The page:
[Skip to Content]
Access to paid content on this site is currently suspended due to excessive activity being detected from your IP address Please contact the publisher to request reinstatement.
[Skip to Content Landing]
May 31, 1976

Physician First, Surgeon Second

Author Affiliations

Brookings, SD

JAMA. 1976;235(22):2391. doi:10.1001/jama.1976.03260480013017

This article is only available in the PDF format. Download the PDF to view the article, as well as its associated figures and tables.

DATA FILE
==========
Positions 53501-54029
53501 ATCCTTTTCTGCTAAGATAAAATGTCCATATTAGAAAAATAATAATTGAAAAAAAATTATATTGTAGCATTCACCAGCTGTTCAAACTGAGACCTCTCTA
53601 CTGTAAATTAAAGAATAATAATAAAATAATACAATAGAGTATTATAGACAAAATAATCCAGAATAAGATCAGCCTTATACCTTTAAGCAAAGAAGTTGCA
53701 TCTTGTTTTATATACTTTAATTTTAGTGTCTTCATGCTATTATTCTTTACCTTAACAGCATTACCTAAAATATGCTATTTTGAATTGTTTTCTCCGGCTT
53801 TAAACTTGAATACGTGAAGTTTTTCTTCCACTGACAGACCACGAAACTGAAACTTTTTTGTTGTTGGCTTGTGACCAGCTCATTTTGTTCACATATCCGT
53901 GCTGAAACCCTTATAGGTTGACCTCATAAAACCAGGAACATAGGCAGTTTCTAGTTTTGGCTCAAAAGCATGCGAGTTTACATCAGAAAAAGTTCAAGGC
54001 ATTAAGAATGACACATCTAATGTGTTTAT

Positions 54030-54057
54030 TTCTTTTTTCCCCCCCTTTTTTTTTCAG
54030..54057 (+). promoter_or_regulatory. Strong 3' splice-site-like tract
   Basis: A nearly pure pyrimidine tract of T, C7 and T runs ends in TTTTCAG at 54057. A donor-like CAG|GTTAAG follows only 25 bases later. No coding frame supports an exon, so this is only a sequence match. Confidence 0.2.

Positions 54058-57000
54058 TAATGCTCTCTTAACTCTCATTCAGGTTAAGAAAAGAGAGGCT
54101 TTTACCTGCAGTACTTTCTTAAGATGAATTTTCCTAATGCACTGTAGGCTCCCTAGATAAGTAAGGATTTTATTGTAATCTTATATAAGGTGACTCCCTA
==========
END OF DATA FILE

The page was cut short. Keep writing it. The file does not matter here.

To the Editor.—  "Clearly, even though at the moment the surgeon appears to have the upper hand, the time has not yet come for the physician to throw in the sponge" (235:637, 1976).Being a young board-certified surgeon and a card-carrying, dues-paying colleague (pardon the expression) in the American Medical Association, I was puzzled to read that the only organized group representing all MDs distinguishes between physicians and surgeons. During residency, I was trained to be a physician who was specializing in general surgery.Maybe your editors need exsurgeons as proofreaders to catch such terminology in an otherwise excellent editorial; I'm sure that the word "physician" was used to mean internist, family practitioner, or members of similar specialties. Your slip, though, reminds me of the old vaudeville line—"That was no lady; that was my wife!"